Kathleen A. Ashcraft, Kingshuk Roy Choudhury, Sam R. Birer, Hansford C. Hendargo, Pranalee Patel, Gary Eichenbaum, Mark W. Dewhirst
Radiation Research 190 (1), 12-21, (19 April 2018) https://doi.org/10.1667/RR14896.1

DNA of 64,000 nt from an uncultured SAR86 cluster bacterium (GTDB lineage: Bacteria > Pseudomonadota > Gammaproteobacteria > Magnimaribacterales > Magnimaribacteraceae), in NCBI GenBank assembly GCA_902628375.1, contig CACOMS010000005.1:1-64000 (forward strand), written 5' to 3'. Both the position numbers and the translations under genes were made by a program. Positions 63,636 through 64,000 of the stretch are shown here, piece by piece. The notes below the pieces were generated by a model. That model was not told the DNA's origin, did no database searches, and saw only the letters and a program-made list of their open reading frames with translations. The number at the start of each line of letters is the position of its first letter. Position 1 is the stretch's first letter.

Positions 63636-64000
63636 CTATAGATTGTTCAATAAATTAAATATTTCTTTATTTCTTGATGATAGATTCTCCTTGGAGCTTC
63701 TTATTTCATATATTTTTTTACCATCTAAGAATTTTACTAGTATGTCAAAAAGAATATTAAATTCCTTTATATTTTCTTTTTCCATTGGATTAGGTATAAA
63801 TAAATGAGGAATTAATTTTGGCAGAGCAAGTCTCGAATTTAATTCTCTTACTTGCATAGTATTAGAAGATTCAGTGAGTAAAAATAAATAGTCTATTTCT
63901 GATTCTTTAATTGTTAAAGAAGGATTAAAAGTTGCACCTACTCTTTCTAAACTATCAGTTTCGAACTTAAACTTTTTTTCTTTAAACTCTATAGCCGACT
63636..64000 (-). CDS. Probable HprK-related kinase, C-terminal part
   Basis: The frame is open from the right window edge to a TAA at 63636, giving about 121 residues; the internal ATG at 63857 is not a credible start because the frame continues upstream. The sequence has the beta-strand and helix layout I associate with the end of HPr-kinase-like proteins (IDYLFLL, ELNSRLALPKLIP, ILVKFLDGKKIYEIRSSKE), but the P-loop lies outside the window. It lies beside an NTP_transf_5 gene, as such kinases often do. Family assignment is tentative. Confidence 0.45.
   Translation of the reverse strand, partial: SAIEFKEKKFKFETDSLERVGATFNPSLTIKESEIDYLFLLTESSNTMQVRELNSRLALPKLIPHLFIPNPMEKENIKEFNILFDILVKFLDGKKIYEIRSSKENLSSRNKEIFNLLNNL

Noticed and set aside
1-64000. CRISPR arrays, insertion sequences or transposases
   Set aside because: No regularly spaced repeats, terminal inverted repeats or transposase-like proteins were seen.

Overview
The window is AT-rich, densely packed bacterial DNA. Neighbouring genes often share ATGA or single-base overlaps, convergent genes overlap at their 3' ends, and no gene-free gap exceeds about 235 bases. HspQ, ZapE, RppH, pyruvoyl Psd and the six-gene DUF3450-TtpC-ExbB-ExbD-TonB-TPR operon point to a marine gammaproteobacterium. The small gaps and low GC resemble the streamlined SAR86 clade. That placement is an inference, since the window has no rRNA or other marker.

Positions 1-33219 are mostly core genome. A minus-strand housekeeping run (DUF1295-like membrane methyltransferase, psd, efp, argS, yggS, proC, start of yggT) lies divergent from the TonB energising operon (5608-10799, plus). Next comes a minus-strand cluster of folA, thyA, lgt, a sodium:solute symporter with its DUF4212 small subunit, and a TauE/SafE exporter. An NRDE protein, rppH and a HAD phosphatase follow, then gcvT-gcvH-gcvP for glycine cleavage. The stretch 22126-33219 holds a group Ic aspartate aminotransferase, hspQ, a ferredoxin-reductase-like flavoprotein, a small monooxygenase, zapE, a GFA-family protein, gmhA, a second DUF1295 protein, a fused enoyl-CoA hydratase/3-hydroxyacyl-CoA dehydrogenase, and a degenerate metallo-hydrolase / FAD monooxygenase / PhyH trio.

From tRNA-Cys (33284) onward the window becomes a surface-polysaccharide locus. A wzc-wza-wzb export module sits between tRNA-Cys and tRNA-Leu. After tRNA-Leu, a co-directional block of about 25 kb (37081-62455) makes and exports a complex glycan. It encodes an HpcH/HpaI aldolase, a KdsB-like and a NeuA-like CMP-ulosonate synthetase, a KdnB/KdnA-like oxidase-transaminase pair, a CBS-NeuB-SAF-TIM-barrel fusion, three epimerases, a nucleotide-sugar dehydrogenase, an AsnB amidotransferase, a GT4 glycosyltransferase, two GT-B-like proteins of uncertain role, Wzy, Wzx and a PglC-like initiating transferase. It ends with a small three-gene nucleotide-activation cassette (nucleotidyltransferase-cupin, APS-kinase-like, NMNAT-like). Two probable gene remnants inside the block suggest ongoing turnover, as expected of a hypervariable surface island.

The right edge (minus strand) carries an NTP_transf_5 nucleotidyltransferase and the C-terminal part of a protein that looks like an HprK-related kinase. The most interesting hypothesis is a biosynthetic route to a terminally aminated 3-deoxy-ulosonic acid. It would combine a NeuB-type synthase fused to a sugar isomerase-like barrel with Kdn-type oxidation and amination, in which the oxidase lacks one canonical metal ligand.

Vascular injury after radiation exposure contributes to multiple types of tissue injury through a cascade of events. Some of the earliest consequences of radiation damage include increased vascular permeability and promotion of inflammation, which is partially manifested by increased leukocyte-endothelial (L/E) interactions. We describe herein a novel intravital imaging method to evaluate L/E interactions, as a function of shear stress, and vascular permeability at multiple time points after local irradiation to the ear. This model permitted analysis of quiescent vasculature that was not perturbed by any surgical manipulation prior to imaging. To evaluate the effects of radiation on vascular integrity, fluorescent dextran was injected intravenously and its extravasation in the extravascular space surrounding the ear vasculature was measured at days 3 and 7 after 6 Gy irradiation. The vascular permeability rate increased approximately twofold at both days 3 and 7 postirradiation (P < 0.05). Leukocyte rolling, which is indicative of L/E interactions, was significantly increased in mice at 24 h postirradiation compared to that of nonirradiated mice. To assess our model, as a means for assessing vascular radioprotectants, we treated additional cohorts of mice with a thrombopoietin mimetic, TPOm (RWJ-800088). In addition to stimulating platelet formation, thrombopoietin can protect vasculature after several forms of injury. Thus, we hypothesized that TPOm would reduce vascular permeability and L/E adhesion after localized irradiation to the ear vasculature of mice. If TPOm reduced these consequences of radiation, it would validate the utility of our intravital imaging method. TPOm reduced radiation-induced vascular leakage to control levels at day 7. Furthermore, L/E cell interactions were also reduced in irradiated mice treated with TPOm, compared with mice receiving irradiation alone, particularly at high shear stress (P = 0.03, Kruskal-Wallis). We conclude that the ear model is useful for monitoring quiescent normal tissue vascular injury after radiation exposure. Furthermore, the application of TPOm, for preventing early inflammatory response created by damage to vascular endothelium, suggests that this drug may prove useful in reducing toxicities from radiotherapy, which damage microvasculature that critically important to tissue function.